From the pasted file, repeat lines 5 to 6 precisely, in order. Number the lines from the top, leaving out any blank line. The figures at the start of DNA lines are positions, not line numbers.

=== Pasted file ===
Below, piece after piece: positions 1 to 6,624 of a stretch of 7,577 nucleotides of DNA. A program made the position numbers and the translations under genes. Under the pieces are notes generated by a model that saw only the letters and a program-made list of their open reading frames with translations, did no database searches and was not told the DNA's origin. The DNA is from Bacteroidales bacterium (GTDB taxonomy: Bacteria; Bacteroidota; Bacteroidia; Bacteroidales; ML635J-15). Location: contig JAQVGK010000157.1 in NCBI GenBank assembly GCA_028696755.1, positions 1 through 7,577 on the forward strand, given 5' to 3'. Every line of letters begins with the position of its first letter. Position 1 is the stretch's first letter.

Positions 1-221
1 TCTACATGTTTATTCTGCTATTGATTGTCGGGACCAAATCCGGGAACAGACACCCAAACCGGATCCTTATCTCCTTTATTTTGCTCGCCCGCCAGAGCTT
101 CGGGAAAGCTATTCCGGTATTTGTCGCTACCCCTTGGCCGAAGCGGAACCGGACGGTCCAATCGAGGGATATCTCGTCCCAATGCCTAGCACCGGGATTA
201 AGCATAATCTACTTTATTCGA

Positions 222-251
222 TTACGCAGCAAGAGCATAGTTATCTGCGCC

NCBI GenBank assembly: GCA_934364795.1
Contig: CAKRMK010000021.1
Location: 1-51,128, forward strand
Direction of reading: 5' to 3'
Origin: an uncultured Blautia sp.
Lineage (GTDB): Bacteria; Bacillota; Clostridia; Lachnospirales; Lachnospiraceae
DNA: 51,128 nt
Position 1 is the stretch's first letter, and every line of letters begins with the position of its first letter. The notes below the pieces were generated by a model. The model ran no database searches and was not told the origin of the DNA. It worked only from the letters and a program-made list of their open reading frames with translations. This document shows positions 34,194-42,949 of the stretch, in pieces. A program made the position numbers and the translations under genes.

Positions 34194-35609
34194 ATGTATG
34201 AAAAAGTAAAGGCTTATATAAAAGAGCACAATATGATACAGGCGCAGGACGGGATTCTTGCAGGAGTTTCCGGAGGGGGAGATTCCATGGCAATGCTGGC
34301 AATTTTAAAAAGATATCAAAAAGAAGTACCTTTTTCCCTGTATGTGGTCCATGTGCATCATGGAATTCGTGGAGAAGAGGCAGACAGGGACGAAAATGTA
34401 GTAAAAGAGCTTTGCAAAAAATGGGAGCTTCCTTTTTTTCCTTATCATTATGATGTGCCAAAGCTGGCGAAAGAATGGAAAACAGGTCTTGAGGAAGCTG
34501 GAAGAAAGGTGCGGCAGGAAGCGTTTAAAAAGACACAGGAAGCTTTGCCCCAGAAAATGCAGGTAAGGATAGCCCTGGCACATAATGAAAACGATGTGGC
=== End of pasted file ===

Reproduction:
201 AGCATAATCTACTTTATTCGA

Positions 222-251